China is the first market for Luxury in the world. However, consumption behavior is shifting in the Middle Empire and make brands change their strategies in the country.

The Chinese Rich People are changing their style

1.    The Chinese Luxury Market

The purchasing of luxury products in China represented 36 million dollars in 2016. We estimate this number to reach 79 million in 2020, and an average annual growth around 20%.

The Chinese also acquire more and more high-end products abroad and eight luxury products out of ten bought by a Chinese citizen were purchased from a foreign country in 2015, for an amount of 36 million dollars.

Those two figures make of China the first buyer of luxury goods in the world, contributing for 30% of the global market, and the Chinese bought almost one luxury product out of two (46%) in 2015.

However, the market is experiencing a slight slowdown, particularly due to the willingness of President Xi Jinping to eradicate corruption within the Chinese ruling class. Since 2012, a powerful campaign had a strong influence in the decline in consumption of certain categories of ostentatious luxury goods. For example, it was possible to find incriminating pictures posted on the Internet (bureaucrats wearing expensive watches, etc.).

As a result, China’s luxury market is becoming less bling and less conspicuous.


2.    A shift in the Consumption of Luxury Goods by the Chinese

Luxury purchases used to be all about showing logos and brands in China. Even though this behavior is still present in some lower-Tier cities, Chinese consumers are now motivated by the intrinsic value of luxury goods, as well as their rarity and exclusivity and not as signs of wealth and high social status. Logos are less and less sought after, especially in large cities.

To fulfil that demand, Chinese malls are increasing their supply of niche brands.

Chinese luxury tourists are also beginning to focus on experiences—hotels, food, etc.—over pure consumption. We can then say that the main goal of luxury brands for the Chinese market is to provide a qualitative lifestyle combining high-end experiences and niche products.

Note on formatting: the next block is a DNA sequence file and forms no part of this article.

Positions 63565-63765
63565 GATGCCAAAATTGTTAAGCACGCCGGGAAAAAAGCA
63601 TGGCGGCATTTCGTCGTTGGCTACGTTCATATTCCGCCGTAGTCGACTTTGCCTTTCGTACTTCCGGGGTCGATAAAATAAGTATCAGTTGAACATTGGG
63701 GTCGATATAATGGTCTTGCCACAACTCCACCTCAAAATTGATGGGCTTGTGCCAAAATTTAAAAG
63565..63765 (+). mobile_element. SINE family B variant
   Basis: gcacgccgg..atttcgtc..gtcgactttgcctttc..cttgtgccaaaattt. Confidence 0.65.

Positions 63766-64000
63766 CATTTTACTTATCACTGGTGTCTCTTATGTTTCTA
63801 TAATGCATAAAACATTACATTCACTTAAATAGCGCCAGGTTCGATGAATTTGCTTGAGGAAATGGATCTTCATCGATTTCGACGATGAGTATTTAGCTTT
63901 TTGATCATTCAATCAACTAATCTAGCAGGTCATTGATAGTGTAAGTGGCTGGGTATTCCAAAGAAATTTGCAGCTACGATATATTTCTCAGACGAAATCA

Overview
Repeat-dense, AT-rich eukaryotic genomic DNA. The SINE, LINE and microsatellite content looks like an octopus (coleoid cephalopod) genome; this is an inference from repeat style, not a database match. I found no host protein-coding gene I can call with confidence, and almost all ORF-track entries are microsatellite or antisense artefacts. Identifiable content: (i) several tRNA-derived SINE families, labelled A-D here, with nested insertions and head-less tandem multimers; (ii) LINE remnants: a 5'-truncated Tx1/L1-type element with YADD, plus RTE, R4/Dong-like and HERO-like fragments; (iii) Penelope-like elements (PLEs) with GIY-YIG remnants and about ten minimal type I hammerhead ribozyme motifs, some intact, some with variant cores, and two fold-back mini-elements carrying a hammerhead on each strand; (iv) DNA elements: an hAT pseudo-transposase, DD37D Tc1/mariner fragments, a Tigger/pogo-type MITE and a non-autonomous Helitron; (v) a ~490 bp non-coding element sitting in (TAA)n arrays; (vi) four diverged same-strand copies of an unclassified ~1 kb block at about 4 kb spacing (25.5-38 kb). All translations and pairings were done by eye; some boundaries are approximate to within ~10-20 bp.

3.    Luxury Brands’ Digital Challenges

As more sober tastes generally imply lower margins for luxury manufacturers, brands need to attract more Chinese customers. In China, digital is the key, that’s why brands need to be massively present on Chinese social media and on e-commerce platforms. Indeed, most luxury firms have inefficient digital strategies while over two thirds of Chinese use the Internet to research luxury brands.

Very few of them have adapted their website to the Chinese customers. Many don’t use servers in Mainland China, their website can then be slow. Many don’t offer a website translated in Mandarin or showing prices in RMB… Finally, nearly half of all China’s e-commerce sales were made with mobile devices in 2016, and this figure could 71% in 2019. However, few luxury firms’ websites are optimized for smartphones.

Social media are booming in China and WeChat is the most important social network for luxury brands as it helps connect customers in a very intimate way, and thus create a strong proximity. The app was only used for messaging before, but is now an entire ecosystem, including a payment method, e-shops, etc.


Although Weibo and WeChat remain the most used social media by luxury brands in China, other platforms can be used to create good marketing campaigns. Like Michael Kors with the photo-sharing app “In” in 2016. Jaguar using the live-streaming app Periscope in 2015… New technologies like Augmented Reality (AR) and Virtual Reality (VR) will be able to enhance the personalization of service from luxury brands. This is even more effective when brands use Key Opinion Leaders, KOLs, in their campaigns.

Product reviews are also extremely important to Chinese consumers, more than half of them look for reviews on the Internet before buying a product). These opinions can be found on forums, which customers consult not only to buy a product in China but also to plan a trip abroad to find the best brands to bring back for them and for their family. The list of products to bring back can be very long, it is then important for the brands to manage their reputation on the Internet, and especially on the forums.


To conclude, adaptation is the key in China. Luxury tastes in China are shifting from conspicuous purchases to more sober goods. Luxury brands then need to focus on those niche and qualitative goods, but they also need to opt for an efficient digital strategy to increase brand awareness and gain new customers in China.

It is time for niche Luxury Brand to enter to China.


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